Labels: From Green Washing to Green Hushing

When it comes to labeling, there is appropriate focus around claims that are exaggerated or opportunistic reasons; to that end, the SEC is reviewing proposals regarding classification standards.  However, while the focus in this is around “green washing”, another practice has developed, that of “green hushing”.  In response to the concern about blacklisting by states that outlaw sustainable investing approaches, some managers may play down how much sustainability is included in their investment process. For investors seeking access to investment opportunities that really align with their principles, this just means spending more time “under the hood” than focused on labels. It is where most investors should have been focused anyway, so while the disconnect is strange, it is probably one that we can live with.

In Europe, so-called Article 9 funds have enjoyed an increasing share of inflows relative to those in the Article 8 category, which have less-strict criteria to meet classification. The EU’s Sustainable Finance Disclosure Regulation (SFDR) has three categories: Article 6 funds are not ESG-focused; Article 8 funds promote environmental or social causes by integrating ESG into the investment process; and Article 9 funds target sustainable investments explicitly as a core objective of their offering. After the EU adopted technical standards for classification in April 2022, many asset managers downgraded their Article 9 products lineups to Article 8 given the various uncertainties regarding compliance and enforcement of the standards. As the EU continues to add clarity to the standards, a wave of upgrades to the Article 9 classification has occurred, and the trend may accelerate given the data surrounding fund flows.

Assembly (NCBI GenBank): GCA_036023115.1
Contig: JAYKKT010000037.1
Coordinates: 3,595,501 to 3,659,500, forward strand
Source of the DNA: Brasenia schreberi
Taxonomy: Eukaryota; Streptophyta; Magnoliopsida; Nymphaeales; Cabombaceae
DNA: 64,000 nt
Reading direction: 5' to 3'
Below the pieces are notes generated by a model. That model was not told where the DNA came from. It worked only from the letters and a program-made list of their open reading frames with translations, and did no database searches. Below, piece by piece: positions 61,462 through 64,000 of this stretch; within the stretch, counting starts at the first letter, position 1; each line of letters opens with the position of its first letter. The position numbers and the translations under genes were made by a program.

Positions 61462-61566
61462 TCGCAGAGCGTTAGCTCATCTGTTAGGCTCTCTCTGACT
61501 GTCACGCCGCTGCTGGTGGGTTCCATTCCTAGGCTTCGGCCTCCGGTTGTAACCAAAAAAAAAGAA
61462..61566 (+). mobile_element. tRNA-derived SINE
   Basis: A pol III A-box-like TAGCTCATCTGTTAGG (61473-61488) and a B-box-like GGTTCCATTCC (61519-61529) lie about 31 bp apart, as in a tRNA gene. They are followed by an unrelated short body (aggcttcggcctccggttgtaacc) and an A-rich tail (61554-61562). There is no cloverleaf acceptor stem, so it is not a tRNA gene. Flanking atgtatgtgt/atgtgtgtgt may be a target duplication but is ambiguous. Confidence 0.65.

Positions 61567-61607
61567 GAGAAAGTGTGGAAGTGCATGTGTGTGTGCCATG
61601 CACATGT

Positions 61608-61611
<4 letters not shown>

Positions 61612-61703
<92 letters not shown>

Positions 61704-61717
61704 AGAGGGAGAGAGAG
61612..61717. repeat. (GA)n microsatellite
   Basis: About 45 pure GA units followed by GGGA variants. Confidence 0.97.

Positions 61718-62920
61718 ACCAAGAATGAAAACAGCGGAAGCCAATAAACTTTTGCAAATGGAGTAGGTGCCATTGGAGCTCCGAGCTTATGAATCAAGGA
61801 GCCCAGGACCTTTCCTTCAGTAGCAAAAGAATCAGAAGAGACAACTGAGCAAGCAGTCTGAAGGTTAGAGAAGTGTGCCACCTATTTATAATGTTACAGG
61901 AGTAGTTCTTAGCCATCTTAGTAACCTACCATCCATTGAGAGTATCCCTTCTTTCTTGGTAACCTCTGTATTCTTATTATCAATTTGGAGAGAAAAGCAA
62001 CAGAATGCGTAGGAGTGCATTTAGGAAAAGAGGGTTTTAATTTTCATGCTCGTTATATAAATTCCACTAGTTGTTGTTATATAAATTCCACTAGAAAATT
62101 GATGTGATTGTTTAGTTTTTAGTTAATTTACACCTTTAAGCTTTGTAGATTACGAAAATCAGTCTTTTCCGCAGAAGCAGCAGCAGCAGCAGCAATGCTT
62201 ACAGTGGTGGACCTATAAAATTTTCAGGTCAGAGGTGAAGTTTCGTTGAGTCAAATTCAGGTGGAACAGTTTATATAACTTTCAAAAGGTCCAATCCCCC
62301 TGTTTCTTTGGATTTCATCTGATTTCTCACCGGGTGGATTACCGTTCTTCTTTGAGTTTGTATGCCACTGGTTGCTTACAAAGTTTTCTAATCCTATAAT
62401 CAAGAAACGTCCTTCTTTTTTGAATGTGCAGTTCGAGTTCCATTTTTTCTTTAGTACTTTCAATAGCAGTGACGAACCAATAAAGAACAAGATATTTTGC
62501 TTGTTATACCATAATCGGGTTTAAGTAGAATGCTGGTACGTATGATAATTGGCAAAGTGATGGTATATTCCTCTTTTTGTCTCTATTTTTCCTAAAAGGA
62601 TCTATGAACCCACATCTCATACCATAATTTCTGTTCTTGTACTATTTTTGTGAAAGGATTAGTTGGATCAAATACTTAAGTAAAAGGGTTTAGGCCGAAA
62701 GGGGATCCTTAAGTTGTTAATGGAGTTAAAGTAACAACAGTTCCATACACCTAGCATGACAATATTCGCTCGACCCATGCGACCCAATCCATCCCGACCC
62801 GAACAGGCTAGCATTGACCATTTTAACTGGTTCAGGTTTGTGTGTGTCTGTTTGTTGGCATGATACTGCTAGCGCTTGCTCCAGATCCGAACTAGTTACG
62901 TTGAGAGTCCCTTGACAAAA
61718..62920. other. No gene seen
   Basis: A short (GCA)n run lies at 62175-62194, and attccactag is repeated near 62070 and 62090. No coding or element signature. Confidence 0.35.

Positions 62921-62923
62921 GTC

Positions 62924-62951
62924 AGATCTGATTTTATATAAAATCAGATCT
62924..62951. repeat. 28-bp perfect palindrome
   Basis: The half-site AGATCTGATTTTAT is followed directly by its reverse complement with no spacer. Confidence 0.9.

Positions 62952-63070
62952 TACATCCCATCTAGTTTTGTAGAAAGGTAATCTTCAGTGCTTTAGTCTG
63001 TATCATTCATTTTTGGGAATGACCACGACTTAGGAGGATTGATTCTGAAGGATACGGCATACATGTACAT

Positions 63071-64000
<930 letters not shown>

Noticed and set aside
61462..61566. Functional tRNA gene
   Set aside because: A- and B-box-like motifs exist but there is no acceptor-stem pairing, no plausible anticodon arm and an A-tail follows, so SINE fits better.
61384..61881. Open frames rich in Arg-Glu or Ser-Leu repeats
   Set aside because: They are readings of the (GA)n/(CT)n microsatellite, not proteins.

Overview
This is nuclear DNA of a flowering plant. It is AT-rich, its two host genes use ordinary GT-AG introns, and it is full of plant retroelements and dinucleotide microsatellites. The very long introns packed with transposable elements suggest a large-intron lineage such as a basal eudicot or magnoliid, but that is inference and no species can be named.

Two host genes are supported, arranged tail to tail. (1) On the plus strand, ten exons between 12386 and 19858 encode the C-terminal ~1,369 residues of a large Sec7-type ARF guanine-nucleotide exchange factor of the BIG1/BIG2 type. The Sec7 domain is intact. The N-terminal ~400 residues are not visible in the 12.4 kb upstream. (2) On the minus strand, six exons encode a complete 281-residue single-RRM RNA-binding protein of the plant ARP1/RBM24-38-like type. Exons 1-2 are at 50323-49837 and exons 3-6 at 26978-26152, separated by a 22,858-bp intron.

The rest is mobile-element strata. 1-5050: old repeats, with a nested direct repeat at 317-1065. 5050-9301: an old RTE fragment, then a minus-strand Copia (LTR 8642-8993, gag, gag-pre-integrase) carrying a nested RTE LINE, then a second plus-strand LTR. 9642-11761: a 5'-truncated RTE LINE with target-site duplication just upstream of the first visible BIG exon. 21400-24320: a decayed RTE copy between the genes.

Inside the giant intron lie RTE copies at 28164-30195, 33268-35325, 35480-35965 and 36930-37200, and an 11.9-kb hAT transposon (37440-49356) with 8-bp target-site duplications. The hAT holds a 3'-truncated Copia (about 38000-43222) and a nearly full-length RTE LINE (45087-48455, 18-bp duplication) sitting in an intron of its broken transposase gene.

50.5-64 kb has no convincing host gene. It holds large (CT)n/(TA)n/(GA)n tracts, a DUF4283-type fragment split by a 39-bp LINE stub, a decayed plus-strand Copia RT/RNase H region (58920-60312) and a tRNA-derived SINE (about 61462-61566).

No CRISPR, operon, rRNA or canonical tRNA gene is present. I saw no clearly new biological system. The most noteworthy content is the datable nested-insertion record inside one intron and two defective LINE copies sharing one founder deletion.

Show Me the Money: Performance

Having enjoyed outsized fund flows and solid performance in the years running up to the pandemic, the spike in energy prices left some sustainable investing strategies trailing mainstream products.  In 2021 the S&P 500 Energy Index delivered a 54% total return and in 2022, it returned 65%. Over the same periods, the S&P Global Clean Energy Index returned -23% and -5%, respectively. Funds that were underweight energy underperformed, although many would have attributed this to an anomalous short term move instead of it being representative of a longer term return pattern.  ESG funds slightly underperformed mainstream funds in 2022 but performance year to date has turned positive. The ten most popular ESG ETFs by assets under management which are invested in US large caps have generated a median return of 10.4%, higher than the S&P 500’s 8.7% (total return YTD as of May 23rd, 2023).

Overall, the field of sustainable investing products is emerging from its childhood into a somewhat turbulent adolescence.  As it tries on new identities and explores fashions and fads there will be hits and misses and the sector may be less popular as it becomes road tested and no longer novel. This is an important part of its maturation however and we remain excited by the depth and breadth of the current product range and its evolution beyond the headlines and rhetoric of the last decade.

[1] US SIF Foundation November 2020;

[2]  Ernst & Young, November 15, 2022;




The S&P 500 Index is a free-float capitalization-weighted index of the prices of approximately 500 large-cap common stocks actively traded in the United States.

The S&P 500 Energy Index comprises those companies included in the S&P 500 that are classified as members of the GICS® energy sector.

The S&P Global Clean Energy Index is designed to measure the performance of companies in global clean energy-related businesses from both developed and emerging markets, with a target constituent count of 100.